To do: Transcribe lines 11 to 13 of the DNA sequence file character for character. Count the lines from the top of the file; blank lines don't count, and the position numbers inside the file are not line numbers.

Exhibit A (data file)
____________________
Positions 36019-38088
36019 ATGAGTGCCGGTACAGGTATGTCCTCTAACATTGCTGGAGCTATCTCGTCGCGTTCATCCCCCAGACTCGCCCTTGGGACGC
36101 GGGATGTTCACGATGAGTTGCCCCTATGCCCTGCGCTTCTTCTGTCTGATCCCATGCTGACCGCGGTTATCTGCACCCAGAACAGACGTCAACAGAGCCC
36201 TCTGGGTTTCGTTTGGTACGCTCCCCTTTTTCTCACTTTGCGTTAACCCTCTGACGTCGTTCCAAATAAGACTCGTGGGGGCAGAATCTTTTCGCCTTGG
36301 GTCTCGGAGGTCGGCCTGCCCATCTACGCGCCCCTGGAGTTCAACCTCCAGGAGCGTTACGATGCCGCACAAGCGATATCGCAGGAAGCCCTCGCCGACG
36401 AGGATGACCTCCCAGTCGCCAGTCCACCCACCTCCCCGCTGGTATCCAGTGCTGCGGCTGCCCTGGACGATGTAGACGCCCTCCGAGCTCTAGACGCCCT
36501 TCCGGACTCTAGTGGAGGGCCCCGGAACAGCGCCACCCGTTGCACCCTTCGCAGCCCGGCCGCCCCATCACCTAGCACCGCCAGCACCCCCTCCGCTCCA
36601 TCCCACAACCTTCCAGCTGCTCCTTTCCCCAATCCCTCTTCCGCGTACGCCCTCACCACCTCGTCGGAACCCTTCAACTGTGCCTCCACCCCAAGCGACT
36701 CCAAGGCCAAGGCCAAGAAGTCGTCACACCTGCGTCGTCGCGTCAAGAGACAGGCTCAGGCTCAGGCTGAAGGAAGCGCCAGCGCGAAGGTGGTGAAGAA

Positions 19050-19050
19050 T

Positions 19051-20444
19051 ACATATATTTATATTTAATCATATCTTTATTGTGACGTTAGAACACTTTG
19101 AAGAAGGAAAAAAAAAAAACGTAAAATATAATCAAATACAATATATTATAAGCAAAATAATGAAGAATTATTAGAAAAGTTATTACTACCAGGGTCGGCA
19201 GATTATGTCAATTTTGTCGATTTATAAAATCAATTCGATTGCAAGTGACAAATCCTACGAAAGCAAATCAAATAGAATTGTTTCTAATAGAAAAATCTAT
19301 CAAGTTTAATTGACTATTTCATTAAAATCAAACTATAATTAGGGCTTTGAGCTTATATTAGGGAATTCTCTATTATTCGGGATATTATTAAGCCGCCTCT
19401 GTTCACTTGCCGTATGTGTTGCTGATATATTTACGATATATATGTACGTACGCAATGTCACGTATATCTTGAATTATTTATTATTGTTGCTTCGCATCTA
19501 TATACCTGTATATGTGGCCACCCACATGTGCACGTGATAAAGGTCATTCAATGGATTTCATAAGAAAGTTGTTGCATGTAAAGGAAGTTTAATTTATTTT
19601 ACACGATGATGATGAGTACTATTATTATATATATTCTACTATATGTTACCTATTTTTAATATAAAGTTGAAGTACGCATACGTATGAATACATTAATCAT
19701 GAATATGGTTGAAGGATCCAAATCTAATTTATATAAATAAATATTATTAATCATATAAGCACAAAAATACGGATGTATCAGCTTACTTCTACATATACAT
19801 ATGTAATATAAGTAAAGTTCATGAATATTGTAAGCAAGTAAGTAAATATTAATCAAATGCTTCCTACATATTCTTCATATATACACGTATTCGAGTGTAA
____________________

19050 T

Positions 19051-20444
19051 ACATATATTTATATTTAATCATATCTTTATTGTGACGTTAGAACACTTTG